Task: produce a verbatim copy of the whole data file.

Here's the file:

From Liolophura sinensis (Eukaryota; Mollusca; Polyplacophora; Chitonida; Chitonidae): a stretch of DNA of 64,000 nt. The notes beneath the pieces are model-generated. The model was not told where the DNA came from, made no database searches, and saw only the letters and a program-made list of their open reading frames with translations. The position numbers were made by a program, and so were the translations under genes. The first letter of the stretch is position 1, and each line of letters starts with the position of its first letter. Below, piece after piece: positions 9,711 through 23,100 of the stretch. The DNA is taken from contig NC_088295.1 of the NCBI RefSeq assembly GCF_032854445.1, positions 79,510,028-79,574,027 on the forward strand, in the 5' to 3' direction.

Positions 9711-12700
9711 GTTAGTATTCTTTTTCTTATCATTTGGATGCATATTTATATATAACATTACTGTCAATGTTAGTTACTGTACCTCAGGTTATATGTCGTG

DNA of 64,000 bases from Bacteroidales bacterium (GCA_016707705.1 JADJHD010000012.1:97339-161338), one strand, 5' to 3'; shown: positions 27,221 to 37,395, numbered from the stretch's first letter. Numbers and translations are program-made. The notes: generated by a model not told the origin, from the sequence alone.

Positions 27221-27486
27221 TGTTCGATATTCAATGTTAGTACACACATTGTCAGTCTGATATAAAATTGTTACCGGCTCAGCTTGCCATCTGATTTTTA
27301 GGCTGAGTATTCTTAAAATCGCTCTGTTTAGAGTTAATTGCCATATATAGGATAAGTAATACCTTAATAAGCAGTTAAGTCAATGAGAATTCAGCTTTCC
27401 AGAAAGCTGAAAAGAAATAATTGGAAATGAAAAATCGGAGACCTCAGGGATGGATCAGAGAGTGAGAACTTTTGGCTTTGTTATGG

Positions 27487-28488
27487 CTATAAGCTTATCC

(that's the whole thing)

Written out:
From Liolophura sinensis (Eukaryota; Mollusca; Polyplacophora; Chitonida; Chitonidae): a stretch of DNA of 64,000 nt. The notes beneath the pieces are model-generated. The model was not told where the DNA came from, made no database searches, and saw only the letters and a program-made list of their open reading frames with translations. The position numbers were made by a program, and so were the translations under genes. The first letter of the stretch is position 1, and each line of letters starts with the position of its first letter. Below, piece after piece: positions 9,711 through 23,100 of the stretch. The DNA is taken from contig NC_088295.1 of the NCBI RefSeq assembly GCF_032854445.1, positions 79,510,028-79,574,027 on the forward strand, in the 5' to 3' direction.

Positions 9711-12700
9711 GTTAGTATTCTTTTTCTTATCATTTGGATGCATATTTATATATAACATTACTGTCAATGTTAGTTACTGTACCTCAGGTTATATGTCGTG

DNA of 64,000 bases from Bacteroidales bacterium (GCA_016707705.1 JADJHD010000012.1:97339-161338), one strand, 5' to 3'; shown: positions 27,221 to 37,395, numbered from the stretch's first letter. Numbers and translations are program-made. The notes: generated by a model not told the origin, from the sequence alone.

Positions 27221-27486
27221 TGTTCGATATTCAATGTTAGTACACACATTGTCAGTCTGATATAAAATTGTTACCGGCTCAGCTTGCCATCTGATTTTTA
27301 GGCTGAGTATTCTTAAAATCGCTCTGTTTAGAGTTAATTGCCATATATAGGATAAGTAATACCTTAATAAGCAGTTAAGTCAATGAGAATTCAGCTTTCC
27401 AGAAAGCTGAAAAGAAATAATTGGAAATGAAAAATCGGAGACCTCAGGGATGGATCAGAGAGTGAGAACTTTTGGCTTTGTTATGG

Positions 27487-28488
27487 CTATAAGCTTATCC